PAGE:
A statement from the governing council of the American Historical Association, September 2012: The American Historical Association voices concerns about recent developments in the debates over “open...


The launch of ImpactStory: using altmetrics to tell data-driven stories

Source: Impact of Social Sciences Posted: Tuesday, September 25, 2012 - 3:00am

By providing real-time information, altmetrics are shifting how research impact is understood. Jason Priem and Heather Piwowar outline the launch of ImpactStory, a new webapp aiming...


Do Hamsters Pirate Books?

Source: The Scholarly Kitchen Posted: Tuesday, September 25, 2012 - 2:30am

While the effect of piracy on some book sales is still debatable, college textbooks lose sales when online file-sharing becomes prevalent. A recent examination of the situation in a market outside...


Here’s the foreword to my new book.

Source: Bad Science Posted: Tuesday, September 25, 2012 - 12:30am

My new book Bad Pharma is out today. I’ll post more about that this afternoon, in particular on what I hope you might do, to change some of the very serious problems described. But first, with...


Woman’s Health and Fitness Series IV: Ovarian Cancer

Source: Plos One Community Blog Posted: Monday, September 24, 2012 - 3:56pm

In the last few weeks, we have discussed a range of topics that influence woman’s health and fitness, including obesity, cardiovascular disease and anorexia.  Today, in honor of Ovarian Cancer...


How can universities support local disadvantaged communities?

Source: Impact of Social Sciences Posted: Monday, September 24, 2012 - 3:00am

Public engagement remains one of the most tangible ways universities can demonstrate their impact. Fred Robinson finds that in a time of stretched resources, universities can play a...


Wikipedia’s Writing — Tests Show It’s Too Sophisticated for Its Audience

Source: The Scholarly Kitchen Posted: Monday, September 24, 2012 - 2:30am

Wikipedia aims to be an encyclopedia for everyone, but its core version is too difficult for most readers, and even its Simple English offshoot falls short of its readability goals. Continue reading...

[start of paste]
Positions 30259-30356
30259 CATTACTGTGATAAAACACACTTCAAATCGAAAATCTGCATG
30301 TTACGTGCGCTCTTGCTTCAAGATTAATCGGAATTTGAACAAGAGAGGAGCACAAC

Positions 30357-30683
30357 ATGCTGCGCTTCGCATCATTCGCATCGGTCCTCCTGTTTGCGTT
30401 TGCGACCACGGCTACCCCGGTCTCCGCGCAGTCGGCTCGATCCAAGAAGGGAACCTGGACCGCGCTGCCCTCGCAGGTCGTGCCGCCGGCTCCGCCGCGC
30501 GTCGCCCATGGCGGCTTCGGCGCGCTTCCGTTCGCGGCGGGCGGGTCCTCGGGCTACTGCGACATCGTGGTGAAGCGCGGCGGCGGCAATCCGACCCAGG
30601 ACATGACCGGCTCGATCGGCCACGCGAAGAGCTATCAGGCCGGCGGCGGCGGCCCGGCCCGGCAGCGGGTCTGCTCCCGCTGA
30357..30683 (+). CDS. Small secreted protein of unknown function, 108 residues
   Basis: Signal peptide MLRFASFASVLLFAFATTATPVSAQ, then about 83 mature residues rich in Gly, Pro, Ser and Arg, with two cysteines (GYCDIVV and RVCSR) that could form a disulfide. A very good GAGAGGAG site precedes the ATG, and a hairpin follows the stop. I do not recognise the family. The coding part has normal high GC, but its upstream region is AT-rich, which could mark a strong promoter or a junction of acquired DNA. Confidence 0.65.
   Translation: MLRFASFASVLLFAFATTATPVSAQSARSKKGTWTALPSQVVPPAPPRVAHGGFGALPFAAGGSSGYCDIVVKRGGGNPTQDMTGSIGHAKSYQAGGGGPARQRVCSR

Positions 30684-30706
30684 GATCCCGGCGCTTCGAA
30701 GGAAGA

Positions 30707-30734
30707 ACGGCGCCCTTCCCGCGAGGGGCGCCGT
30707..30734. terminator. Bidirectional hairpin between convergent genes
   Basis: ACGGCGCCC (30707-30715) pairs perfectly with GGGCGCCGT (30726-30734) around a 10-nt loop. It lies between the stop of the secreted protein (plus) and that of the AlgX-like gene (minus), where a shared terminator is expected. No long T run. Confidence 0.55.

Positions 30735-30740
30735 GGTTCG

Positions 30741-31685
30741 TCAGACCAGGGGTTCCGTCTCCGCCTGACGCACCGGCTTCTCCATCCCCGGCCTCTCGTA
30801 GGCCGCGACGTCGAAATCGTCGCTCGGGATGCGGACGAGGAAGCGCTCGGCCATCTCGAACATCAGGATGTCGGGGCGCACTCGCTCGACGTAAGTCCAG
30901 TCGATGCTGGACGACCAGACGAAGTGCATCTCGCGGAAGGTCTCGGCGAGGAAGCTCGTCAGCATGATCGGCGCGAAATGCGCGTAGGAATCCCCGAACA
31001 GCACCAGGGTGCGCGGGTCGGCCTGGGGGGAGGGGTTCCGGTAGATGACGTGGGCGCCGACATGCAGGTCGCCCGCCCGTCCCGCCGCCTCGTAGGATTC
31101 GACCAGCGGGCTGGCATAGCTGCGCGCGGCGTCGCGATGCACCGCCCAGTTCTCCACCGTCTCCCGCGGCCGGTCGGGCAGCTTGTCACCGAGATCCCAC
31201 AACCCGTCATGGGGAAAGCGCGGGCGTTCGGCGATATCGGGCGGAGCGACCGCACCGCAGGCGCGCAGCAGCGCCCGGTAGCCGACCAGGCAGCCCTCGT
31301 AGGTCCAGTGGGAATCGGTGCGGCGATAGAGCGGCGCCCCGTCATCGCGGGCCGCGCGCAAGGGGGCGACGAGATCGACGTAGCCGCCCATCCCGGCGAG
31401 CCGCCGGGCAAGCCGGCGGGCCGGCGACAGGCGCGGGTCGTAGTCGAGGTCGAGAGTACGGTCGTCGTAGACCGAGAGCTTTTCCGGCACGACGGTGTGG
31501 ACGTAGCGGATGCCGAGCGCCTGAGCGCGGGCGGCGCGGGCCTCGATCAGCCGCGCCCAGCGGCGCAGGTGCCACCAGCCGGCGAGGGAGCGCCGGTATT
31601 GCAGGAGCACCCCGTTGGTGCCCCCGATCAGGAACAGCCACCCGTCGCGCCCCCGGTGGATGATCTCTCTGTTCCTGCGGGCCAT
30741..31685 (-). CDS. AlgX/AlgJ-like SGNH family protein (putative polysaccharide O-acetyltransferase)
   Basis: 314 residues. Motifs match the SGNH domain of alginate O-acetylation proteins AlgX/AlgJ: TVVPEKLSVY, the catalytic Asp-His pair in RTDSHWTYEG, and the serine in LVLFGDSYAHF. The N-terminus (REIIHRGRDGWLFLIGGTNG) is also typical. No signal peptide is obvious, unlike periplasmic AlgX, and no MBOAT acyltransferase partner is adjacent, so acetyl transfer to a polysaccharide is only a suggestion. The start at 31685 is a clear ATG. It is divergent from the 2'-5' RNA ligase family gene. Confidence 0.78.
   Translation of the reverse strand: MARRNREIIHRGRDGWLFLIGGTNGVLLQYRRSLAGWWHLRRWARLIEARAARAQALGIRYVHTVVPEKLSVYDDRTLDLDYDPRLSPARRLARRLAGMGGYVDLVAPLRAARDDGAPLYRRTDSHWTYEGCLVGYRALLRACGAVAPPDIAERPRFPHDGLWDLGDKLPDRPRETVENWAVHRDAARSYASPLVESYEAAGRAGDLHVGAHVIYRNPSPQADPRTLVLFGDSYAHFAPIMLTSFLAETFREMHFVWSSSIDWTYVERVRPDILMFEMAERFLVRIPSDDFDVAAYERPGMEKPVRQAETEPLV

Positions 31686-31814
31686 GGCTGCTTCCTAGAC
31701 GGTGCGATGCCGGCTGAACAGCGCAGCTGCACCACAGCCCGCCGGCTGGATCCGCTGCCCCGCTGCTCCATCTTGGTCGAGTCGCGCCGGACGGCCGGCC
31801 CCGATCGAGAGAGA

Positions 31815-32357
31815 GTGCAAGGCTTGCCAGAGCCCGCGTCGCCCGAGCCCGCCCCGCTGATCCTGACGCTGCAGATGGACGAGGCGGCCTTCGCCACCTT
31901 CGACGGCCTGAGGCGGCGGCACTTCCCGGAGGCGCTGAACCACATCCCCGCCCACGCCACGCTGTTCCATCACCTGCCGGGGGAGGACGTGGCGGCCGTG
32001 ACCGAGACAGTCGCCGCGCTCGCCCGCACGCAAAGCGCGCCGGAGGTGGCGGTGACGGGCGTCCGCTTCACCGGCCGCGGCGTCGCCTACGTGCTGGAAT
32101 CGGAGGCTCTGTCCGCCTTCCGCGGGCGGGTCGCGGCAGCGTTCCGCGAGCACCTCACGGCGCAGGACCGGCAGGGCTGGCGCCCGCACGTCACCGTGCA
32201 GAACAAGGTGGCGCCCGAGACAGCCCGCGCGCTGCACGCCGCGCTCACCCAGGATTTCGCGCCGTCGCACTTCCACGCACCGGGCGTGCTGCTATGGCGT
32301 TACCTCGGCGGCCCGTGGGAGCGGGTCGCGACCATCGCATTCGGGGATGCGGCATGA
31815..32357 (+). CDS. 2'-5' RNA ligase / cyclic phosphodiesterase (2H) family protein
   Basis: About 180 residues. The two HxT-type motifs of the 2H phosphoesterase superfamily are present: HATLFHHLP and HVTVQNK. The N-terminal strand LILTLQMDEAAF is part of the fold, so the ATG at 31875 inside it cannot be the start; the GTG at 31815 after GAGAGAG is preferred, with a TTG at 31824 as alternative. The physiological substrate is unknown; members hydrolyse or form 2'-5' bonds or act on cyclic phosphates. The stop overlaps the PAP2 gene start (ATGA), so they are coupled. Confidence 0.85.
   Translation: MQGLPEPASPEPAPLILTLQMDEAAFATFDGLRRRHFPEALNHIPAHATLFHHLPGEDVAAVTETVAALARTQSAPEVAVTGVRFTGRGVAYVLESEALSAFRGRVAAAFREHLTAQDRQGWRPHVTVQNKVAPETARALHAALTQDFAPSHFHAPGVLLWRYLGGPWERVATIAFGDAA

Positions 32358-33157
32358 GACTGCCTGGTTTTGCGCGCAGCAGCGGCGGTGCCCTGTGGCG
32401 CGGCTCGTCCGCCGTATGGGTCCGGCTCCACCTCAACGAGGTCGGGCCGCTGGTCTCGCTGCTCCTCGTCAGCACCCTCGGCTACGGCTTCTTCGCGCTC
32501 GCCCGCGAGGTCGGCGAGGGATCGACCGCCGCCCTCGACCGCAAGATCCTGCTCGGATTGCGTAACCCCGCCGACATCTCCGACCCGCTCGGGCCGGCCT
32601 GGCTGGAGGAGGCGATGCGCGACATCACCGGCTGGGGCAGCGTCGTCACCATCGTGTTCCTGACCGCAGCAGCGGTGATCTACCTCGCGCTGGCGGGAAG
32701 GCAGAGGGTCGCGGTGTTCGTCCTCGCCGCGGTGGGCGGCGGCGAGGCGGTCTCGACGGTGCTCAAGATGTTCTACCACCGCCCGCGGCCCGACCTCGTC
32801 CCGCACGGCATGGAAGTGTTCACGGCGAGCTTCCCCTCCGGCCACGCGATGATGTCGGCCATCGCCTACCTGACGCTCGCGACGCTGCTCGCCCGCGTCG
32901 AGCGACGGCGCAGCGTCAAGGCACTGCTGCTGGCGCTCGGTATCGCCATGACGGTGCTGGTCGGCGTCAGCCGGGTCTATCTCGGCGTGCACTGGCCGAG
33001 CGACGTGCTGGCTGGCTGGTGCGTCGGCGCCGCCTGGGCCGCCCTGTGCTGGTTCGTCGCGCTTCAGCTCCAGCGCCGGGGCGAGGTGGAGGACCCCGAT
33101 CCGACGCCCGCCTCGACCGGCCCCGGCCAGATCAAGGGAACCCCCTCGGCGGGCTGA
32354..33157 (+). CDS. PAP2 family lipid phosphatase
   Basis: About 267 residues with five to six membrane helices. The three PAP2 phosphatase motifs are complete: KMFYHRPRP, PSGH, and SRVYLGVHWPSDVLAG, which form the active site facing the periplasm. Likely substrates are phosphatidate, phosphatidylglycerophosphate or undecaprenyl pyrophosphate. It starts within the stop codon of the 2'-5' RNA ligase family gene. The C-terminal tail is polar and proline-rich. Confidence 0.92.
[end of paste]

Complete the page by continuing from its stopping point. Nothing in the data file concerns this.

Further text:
Procrastinate until your heart’s content: we make better decisions when we take our time

Source: Impact of Social Sciences Posted: Sunday, September 23, 2012 - 3:00am

In Wait: The Art of Procrastination, Frank Partnoy argues that decisions of all kinds, whether ‘snap’ or long-term, benefit from being made at the last possible moment. The art of...


Women’s Health and Fitness Series Part III: Anorexia

Source: Plos One Community Blog Posted: Friday, September 21, 2012 - 3:01pm

As National Women’s Health and Fitness Day approaches on September 26th, there are only a few more topics left in PLOS ONE’s first blog series. Two recently published papers explore the various...


Talk at "Designing Storage Architectures"

Source: DSHR's Blog Posted: Friday, September 21, 2012 - 9:00am

I gave a talk at the Library of Congress' Designing Storage Architecture workshop entitled The Truth Is Out There: Long-Term Economics in the Cloud. Below the fold is an edited text with links to the...


Digital scholarship, tenure & barometers

Source: Impact of Social Sciences Posted: Friday, September 21, 2012 - 3:00am

Martin Weller highlights the essential responsibility on the side of the university in institutionalising recognition and reward for academics’ digital activities. Furthermore...


Curiosity About the Breathtaking “Mars Curiosity Descent” Video?

Source: The Scholarly Kitchen Posted: Friday, September 21, 2012 - 2:30am

An impressive video of the Mars Curiosity Rover's landing -- from the Rover's perspective -- has been circulating. Now, a "how it was made" video reveals some of what it took to make it. Continue...


Holy crap I just touched my new book!

Source: Bad Science Posted: Thursday, September 20, 2012 - 11:56am

I just touched my new book, it is a thing of beauty and power. My advice is to buy one right now, before they all get seized and pulped. In paperback here: amzn.to/N1QJTD And Kindle here: amzn.to/...